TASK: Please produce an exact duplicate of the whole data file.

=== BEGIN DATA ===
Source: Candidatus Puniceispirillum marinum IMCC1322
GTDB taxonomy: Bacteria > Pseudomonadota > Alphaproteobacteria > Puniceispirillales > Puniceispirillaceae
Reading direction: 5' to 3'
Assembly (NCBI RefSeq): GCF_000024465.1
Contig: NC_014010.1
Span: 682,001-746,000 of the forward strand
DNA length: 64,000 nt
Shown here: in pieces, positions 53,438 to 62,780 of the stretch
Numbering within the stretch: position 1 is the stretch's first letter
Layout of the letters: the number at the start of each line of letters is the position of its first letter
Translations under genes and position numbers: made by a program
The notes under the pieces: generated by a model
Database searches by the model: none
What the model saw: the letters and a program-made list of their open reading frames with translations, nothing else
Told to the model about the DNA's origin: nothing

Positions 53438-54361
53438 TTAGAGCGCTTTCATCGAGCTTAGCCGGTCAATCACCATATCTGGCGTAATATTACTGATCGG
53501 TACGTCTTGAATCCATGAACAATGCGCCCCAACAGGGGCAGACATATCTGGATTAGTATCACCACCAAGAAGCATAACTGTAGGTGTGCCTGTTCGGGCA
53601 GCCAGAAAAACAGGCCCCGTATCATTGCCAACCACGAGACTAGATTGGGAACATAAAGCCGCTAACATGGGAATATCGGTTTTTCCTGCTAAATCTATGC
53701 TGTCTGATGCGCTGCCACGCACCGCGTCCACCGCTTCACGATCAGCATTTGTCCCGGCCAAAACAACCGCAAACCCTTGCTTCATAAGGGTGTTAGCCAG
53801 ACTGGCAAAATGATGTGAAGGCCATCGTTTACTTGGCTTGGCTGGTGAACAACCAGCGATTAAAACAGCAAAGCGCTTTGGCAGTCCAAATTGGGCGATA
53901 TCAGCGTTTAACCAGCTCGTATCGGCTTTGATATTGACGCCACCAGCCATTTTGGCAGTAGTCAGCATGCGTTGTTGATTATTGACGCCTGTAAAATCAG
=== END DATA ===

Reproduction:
Source: Candidatus Puniceispirillum marinum IMCC1322
GTDB taxonomy: Bacteria > Pseudomonadota > Alphaproteobacteria > Puniceispirillales > Puniceispirillaceae
Reading direction: 5' to 3'
Assembly (NCBI RefSeq): GCF_000024465.1
Contig: NC_014010.1
Span: 682,001-746,000 of the forward strand
DNA length: 64,000 nt
Shown here: in pieces, positions 53,438 to 62,780 of the stretch
Numbering within the stretch: position 1 is the stretch's first letter
Layout of the letters: the number at the start of each line of letters is the position of its first letter
Translations under genes and position numbers: made by a program
The notes under the pieces: generated by a model
Database searches by the model: none
What the model saw: the letters and a program-made list of their open reading frames with translations, nothing else
Told to the model about the DNA's origin: nothing

Positions 53438-54361
53438 TTAGAGCGCTTTCATCGAGCTTAGCCGGTCAATCACCATATCTGGCGTAATATTACTGATCGG
53501 TACGTCTTGAATCCATGAACAATGCGCCCCAACAGGGGCAGACATATCTGGATTAGTATCACCACCAAGAAGCATAACTGTAGGTGTGCCTGTTCGGGCA
53601 GCCAGAAAAACAGGCCCCGTATCATTGCCAACCACGAGACTAGATTGGGAACATAAAGCCGCTAACATGGGAATATCGGTTTTTCCTGCTAAATCTATGC
53701 TGTCTGATGCGCTGCCACGCACCGCGTCCACCGCTTCACGATCAGCATTTGTCCCGGCCAAAACAACCGCAAACCCTTGCTTCATAAGGGTGTTAGCCAG
53801 ACTGGCAAAATGATGTGAAGGCCATCGTTTACTTGGCTTGGCTGGTGAACAACCAGCGATTAAAACAGCAAAGCGCTTTGGCAGTCCAAATTGGGCGATA
53901 TCAGCGTTTAACCAGCTCGTATCGGCTTTGATATTGACGCCACCAGCCATTTTGGCAGTAGTCAGCATGCGTTGTTGATTATTGACGCCTGTAAAATCAG